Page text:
On reflection, I annotated the connotative association I had with my glasses. How I wanted them as a child, but now that I have to wear them because I need them and that the initial appeal has worn off. I wrote down things that are often said to me when I or other individuals wear glasses, you often make you ‘look smart’ and that’s not always the case. I like this kind of written word because I think although it is rather ominous, it makes the reader think and that’s something that can be transferred to graphic design. Sometimes it’s good to make your reader think and assume from their own conscious, rather than spelling everything out for them. It’s a good method of advertisement and branding.

Exercise three: ‘go out and take some photographs, write down your thoughts and/or senses’.  

I made a day of this exercise. With a group of my friends I wanted to go somewhere new where I had no previous connotation with, somewhere I could experience things for the first time. We went to Burrator Reservoir in Yelverton on a sunny Sunday afternoon and completed the 4 mile walk (depending on the route you take). I took a separate notebook to jot down any thoughts and senses I had and this is the list of words I noted; sunshine, summer, green, friends, bright, happy, liberated, new, wet air, fresh, free, clean, cool breeze. These are the images I took:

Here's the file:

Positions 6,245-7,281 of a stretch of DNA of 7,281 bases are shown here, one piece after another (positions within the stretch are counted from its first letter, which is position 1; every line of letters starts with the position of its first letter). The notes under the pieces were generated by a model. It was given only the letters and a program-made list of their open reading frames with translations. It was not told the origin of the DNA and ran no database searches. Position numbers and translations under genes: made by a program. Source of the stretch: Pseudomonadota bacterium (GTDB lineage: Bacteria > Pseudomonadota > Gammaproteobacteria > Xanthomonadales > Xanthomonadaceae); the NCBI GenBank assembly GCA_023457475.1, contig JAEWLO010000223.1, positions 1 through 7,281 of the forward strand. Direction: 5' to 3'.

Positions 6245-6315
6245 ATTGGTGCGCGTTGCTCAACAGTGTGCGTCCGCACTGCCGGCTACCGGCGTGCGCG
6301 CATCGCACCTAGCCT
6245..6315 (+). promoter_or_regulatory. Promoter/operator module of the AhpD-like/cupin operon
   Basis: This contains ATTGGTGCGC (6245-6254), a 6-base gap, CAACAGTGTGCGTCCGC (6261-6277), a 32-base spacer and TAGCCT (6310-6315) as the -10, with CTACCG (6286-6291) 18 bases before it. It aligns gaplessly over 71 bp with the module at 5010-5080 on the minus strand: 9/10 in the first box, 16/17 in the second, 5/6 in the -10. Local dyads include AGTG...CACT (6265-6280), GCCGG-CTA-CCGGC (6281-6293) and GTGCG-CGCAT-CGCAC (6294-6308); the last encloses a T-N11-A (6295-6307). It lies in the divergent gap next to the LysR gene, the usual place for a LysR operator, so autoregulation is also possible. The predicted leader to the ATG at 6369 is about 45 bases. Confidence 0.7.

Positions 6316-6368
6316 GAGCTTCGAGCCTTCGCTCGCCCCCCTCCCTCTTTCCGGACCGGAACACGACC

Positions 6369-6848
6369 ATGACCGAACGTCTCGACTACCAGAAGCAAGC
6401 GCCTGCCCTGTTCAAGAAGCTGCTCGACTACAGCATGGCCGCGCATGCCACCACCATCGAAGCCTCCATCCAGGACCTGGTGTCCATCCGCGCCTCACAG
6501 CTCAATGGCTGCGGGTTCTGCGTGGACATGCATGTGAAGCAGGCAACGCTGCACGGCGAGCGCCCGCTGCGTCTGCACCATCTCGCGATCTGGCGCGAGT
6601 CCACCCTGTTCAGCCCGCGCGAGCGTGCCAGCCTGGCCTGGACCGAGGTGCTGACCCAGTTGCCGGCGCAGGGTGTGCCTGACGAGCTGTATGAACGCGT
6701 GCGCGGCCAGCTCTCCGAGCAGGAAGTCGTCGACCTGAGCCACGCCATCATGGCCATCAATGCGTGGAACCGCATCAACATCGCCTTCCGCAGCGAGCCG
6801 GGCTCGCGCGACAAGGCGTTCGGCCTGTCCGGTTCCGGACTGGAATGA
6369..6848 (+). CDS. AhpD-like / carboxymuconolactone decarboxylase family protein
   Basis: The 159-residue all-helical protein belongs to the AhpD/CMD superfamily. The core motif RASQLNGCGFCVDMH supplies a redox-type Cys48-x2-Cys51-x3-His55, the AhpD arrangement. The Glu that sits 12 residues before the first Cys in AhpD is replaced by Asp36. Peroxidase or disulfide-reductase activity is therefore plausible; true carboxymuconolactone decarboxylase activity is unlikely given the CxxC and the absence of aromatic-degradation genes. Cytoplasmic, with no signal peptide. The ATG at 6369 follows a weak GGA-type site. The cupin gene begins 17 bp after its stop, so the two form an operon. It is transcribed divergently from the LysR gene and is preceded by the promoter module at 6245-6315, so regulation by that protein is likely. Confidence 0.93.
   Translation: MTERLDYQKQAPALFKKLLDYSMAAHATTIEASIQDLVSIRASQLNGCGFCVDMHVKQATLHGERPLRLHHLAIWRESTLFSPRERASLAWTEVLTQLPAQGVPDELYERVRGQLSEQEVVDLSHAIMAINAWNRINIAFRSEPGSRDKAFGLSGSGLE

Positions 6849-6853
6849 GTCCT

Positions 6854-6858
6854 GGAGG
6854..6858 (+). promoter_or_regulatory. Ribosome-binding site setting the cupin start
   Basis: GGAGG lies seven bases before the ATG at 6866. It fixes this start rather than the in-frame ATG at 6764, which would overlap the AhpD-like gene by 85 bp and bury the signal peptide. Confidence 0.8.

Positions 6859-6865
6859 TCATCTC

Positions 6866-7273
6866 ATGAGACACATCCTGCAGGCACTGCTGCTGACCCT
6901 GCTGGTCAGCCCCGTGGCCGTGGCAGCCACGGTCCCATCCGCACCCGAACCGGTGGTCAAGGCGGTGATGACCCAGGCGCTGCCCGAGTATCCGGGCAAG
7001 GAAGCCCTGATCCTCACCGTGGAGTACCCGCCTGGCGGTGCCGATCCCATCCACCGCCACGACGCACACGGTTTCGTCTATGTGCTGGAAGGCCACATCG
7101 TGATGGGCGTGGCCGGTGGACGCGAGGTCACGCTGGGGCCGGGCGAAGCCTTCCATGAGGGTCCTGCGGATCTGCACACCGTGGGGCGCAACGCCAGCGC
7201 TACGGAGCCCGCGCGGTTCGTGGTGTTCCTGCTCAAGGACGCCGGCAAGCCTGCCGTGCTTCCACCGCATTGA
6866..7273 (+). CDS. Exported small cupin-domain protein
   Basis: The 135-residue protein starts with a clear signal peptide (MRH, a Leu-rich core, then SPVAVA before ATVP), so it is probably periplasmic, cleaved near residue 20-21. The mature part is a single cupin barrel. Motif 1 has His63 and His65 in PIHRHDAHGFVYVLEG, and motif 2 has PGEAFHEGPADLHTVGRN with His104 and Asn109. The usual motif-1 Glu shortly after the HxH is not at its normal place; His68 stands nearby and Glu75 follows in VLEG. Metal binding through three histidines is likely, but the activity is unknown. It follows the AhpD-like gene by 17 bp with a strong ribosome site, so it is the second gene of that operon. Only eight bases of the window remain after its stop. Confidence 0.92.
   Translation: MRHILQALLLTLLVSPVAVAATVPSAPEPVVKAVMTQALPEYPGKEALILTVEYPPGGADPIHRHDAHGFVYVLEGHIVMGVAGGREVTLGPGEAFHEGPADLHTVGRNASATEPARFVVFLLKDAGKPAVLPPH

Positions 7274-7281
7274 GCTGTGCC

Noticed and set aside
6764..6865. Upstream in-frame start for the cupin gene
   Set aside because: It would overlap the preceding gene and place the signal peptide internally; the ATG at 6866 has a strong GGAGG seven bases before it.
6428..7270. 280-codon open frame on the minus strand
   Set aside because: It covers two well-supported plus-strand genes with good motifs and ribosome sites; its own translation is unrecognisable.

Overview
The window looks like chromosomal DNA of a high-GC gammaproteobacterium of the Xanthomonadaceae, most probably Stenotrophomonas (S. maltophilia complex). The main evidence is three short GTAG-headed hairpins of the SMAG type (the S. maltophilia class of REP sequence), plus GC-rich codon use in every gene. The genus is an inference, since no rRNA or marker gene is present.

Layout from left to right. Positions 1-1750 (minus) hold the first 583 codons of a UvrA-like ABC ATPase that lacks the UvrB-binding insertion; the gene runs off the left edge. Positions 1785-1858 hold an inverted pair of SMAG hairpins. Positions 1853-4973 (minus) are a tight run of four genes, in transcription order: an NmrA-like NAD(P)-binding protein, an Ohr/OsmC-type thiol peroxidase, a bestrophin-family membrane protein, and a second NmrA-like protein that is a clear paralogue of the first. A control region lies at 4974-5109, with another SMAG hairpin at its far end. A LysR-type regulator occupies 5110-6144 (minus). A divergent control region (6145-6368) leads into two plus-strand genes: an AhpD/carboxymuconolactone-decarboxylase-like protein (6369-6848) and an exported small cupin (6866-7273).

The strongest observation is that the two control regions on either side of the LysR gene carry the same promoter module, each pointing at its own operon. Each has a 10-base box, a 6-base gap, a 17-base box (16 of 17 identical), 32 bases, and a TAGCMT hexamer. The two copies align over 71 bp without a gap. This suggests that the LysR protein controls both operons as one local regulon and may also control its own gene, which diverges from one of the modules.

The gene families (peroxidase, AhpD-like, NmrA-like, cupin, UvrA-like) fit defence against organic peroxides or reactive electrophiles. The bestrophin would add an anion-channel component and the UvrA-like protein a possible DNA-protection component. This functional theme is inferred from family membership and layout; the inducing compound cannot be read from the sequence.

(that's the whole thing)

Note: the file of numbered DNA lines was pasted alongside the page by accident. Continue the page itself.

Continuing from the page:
After the reservoir we went to Plymouth Hoe as one of my friends told us about some roofs we could sit on, I know it’s something you shouldn’t do but I’m one for new experiences. Here we walked down next to the sea, climbed on the rocks, sat on the roof and had the typical teenage chats. Again, I took out my notebook and wrote down some words; summer, free, happy, “my foot is hurting”, I should do this more often, I could bring ….. here, fearful, liberated, dark, happy, something new, apprehensive. Here are some pictures I took:


Overall, I learnt a lot from this. Sometimes it’s hard to find motivation or inspiration, especially when you feel pressured, but doing things like this really help your creative side develop. It sounds crazy, but surrounding yourself with your friends and doing spontaneous trips really helps you realise from your mind and, in turn, motivates you again. I will remember this and continue to do it when I’m stuck in a creative block.